"There was the potential that the justices would issue a really major ruling headed in a conservative direction, limiting or eliminating affirmative action," he told MSNBC. "Instead the justices did something more modest."
The prominent CNN legal analyst Jeffrey Toobin said that as far as higher education was concerned affirmative action was now "hanging by a thread."
According to Professor Hart the calls for the rigidly colour-blind application of law signal how some justices may find in a challenge to the Voting Rights Act. This was another federal law put in place in an effort to force reluctant states to embrace desegregation and the civil rights act.
Already last week the Court struck down an Arizona law that required people to show proof of citizenship before they cast a vote, finding that it was Congress's prerogative to govern voter eligibility.
In this case the states of Alabama, Alaska, Arizona, Georgia, Louisiana, Mississippi, South Carolina, Virginia and Texas are arguing that their history of racial disharmony is past and they should not have get their voting regulations passed by the federal Justice Department before they are adopted.
The final two key cases to be decided upon this week pertain to marriage equality, but could also be decided upon on states' rights grounds.
One is known in shorthand as Prop 8, and is a challenge to referendum decision in California, Proposition 8, that banned gay marriage in that state. Many court analysts believe the court may uphold Prop 8 on the simple grounds that it is not the court's prerogative to contradict the will of the people of California.
The second is a challenge to what is known as DOMA, the Defense of Marriage Act that prevents federal and state government institutions from recognising gay marriage.
Bill Clinton signed DOMA into law in 1996 in an apparent effort not to lose religious support, but since then it has lost any friends it might once have had within the Democratic Party.
President Barack Obama instructed his Justice Department not to apply the law and his solicitor general not to defend it against the current challenge. Even President Clinton has voiced his regret over its introduction.
While many conservatives oppose gay marriage there is a widely held view that this conservative court may strike it down for the same reason it could uphold Prop 8 - because it is not the role of the federal government to be dictating the terms of marriage to the states.
Equality in doubt
According to Walter Dellinger, the DC lawyer who currently leads Harvard Law School's Supreme Court and Appellate Litigation Clinic, the importance of the DOMA decision cannot be exaggerated.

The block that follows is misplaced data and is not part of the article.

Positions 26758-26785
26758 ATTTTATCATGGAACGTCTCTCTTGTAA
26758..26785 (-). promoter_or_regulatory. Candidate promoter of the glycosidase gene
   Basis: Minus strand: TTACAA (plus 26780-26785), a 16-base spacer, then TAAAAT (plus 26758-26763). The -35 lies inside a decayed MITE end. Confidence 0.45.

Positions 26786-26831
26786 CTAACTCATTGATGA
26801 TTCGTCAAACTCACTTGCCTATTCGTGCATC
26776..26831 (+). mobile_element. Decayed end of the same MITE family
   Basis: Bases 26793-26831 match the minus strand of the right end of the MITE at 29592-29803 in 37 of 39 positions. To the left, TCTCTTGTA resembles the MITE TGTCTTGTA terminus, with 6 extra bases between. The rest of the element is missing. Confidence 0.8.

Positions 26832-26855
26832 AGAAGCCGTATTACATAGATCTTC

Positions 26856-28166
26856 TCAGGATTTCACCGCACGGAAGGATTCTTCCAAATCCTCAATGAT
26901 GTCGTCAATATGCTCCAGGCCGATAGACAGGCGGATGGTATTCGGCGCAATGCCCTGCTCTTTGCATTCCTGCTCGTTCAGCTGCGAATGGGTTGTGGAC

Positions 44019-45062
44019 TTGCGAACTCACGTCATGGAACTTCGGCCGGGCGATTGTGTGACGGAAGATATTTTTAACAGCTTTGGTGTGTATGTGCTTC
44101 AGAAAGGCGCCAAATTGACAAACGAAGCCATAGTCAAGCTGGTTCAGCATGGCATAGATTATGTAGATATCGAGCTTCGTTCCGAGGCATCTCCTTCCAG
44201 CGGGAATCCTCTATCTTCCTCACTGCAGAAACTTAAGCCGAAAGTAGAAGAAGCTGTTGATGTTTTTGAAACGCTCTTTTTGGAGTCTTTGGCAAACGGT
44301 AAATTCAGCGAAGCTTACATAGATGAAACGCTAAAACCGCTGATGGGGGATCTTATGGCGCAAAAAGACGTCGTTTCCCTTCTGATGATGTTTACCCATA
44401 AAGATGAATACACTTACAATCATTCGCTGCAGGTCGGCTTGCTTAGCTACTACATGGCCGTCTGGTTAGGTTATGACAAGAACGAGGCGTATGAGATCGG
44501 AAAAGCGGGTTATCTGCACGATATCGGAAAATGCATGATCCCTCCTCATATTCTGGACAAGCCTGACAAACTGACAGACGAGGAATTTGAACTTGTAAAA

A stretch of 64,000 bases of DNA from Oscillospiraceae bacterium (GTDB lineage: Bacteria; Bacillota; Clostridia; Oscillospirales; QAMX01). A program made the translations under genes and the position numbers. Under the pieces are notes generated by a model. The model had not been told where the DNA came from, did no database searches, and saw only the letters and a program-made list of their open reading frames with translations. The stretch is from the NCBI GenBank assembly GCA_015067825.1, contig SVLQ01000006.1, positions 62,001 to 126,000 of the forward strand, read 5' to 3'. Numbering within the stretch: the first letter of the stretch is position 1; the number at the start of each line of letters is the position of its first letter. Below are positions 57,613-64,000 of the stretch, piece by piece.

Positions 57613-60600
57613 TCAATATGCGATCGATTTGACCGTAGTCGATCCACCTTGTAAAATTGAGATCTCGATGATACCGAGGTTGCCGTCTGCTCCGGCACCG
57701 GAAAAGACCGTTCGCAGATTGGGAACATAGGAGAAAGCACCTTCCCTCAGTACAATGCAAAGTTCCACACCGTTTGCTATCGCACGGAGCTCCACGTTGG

It is a simple as this," he writes for Slate.com "As long as DOMA is in effect, no gay couple anywhere in this country is truly married. If a gay couple is deemed not to be married for more than 1,000 purposes governed by federal law, it's hard to say that anything approaching marriage equality exists anywhere in the country, no matter how many states allow same-sex couples to marry."
Professor Dellinger argues that the court could strike down DOMA while upholding the pertinent section of Voting Rights Act without risking the accusation of hypocrisy over its stance on states rights.
DOMA, he writes, should be invalidated not because of federal overreach but because it "imposes a thousand legal disadvantages on married couples who are gay without any legitimate justification for this deprivation of individual rights". Meanwhile the Voting Rights Act also intrudes on states' autonomy but does so in support of the 15th amendment that proclaims, "the right to vote shall not be denied or abridged ... by any State on account of race."
However they find, this will be an extraordinary week in the modern history of the Supreme Court, says Professor Hart.
Members of the bench must seek to distinguish between actual inequality, such as that experienced by many members of racial minorities, and formalised inequality, like that experienced by gay people who are not afforded the recognition and protection of the law.
And they must find a way to at once protect and advance the competing demands of the rights of states and of individuals.